Home Posts tagged "Bulgarian Split Squat"

The Best of 2016: Strength and Conditioning Videos

With my last post, I kicked off the "Best of 2016" series with my top articles of the year. Today, we'll highlight the top five videos of the year. These videos only include instructional videos, not quick exercise demonstrations. 

1. 1-arm TRX Row w/Offset Kettlebell Hold - Every good program includes plenty of horizontal pulling, and this is a way to incorporate a good core stability challenge at the same time.

2. Grip Width for Conventional Deadlift Technique - Getting the grip width right is one of the most important strategies for optimizing your deadlift technique.

3. Hip Extension and the Bulgarian Split Squat - The bulgarian split squat (rear foot elevated split squat) actually takes more hip mobility than you might appreciate, and this excerpt from Functional Stability Training: Optimizing Movement goes into detail on the subject. 

4. Tall Kneeling Cable Press to Overhead Lift - This is an older video, but I just uploaded it this year, as it made for a great "Exercise of the Week" inclusion. 

5. Rhythmic Stabilizations: Where Should You Feel Them? - Rhythmic stabilizations are a great way to improve rotator cuff timing - but only if they're performed correctly. In this video, I answer one of the most common questions we receive about them: "Where should you feel them?"

I'll be back soon with the top guest posts of 2016!

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Random Thoughts on Sports Performance Training – Installment 23

It's time for the October edition of this sports performance training series. I've been doing a lot of early off-season evaluations for pro guys, so a lot of conversations and assessments on that front are at the top of my mind.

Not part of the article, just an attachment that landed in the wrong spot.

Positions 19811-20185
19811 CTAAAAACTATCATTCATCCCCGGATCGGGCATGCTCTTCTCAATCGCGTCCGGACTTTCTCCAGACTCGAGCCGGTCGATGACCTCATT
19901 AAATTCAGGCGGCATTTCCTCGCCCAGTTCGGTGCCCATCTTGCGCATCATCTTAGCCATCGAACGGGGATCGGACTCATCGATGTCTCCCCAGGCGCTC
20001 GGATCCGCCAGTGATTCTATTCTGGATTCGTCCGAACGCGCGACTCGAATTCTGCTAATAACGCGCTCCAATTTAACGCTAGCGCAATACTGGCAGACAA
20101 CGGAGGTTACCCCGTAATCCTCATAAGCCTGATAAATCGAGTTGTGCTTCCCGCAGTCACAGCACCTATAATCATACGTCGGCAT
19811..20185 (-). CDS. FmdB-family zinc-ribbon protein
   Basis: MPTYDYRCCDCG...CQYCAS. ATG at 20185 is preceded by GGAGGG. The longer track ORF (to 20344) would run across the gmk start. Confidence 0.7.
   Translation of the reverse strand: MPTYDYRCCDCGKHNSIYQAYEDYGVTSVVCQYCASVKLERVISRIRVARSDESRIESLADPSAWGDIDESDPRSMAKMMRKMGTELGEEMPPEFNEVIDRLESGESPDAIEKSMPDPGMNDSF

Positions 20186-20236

1. Communication can be good and bad.

One of the biggest complaints I hear from professional athletes about their "employing" organizations is that the communication isn't good. They get mixed messages from different coaches and don't know where they stand on a variety of things. More than any of the amenities they could request, they really just want everyone to be on the same page and for the plan of attack to be related to them - and with frequent updates.

Interestingly, though, in the gym, athletes (especially more advanced athletes) usually want you to communicate less. They need clear, concise coaching cues so that you don't overwhelm them or kill the training environment with "nit-picking." Too much communication can actually be just as problematic as too little.

If you look at the typical training session for one of our athletes, I think you'd find that 80% of all the words spoken occur during the arrival, warm-up, and post-training cooldown periods. During the training session, it's time to get after it. Those 20% of words are implemented tactfully.

2. Many athletes don't have "clean" hip extension - and your exercise selection should reflect that.

Around this time last year, I posted this video of an MLB pitcher who was just starting up with us: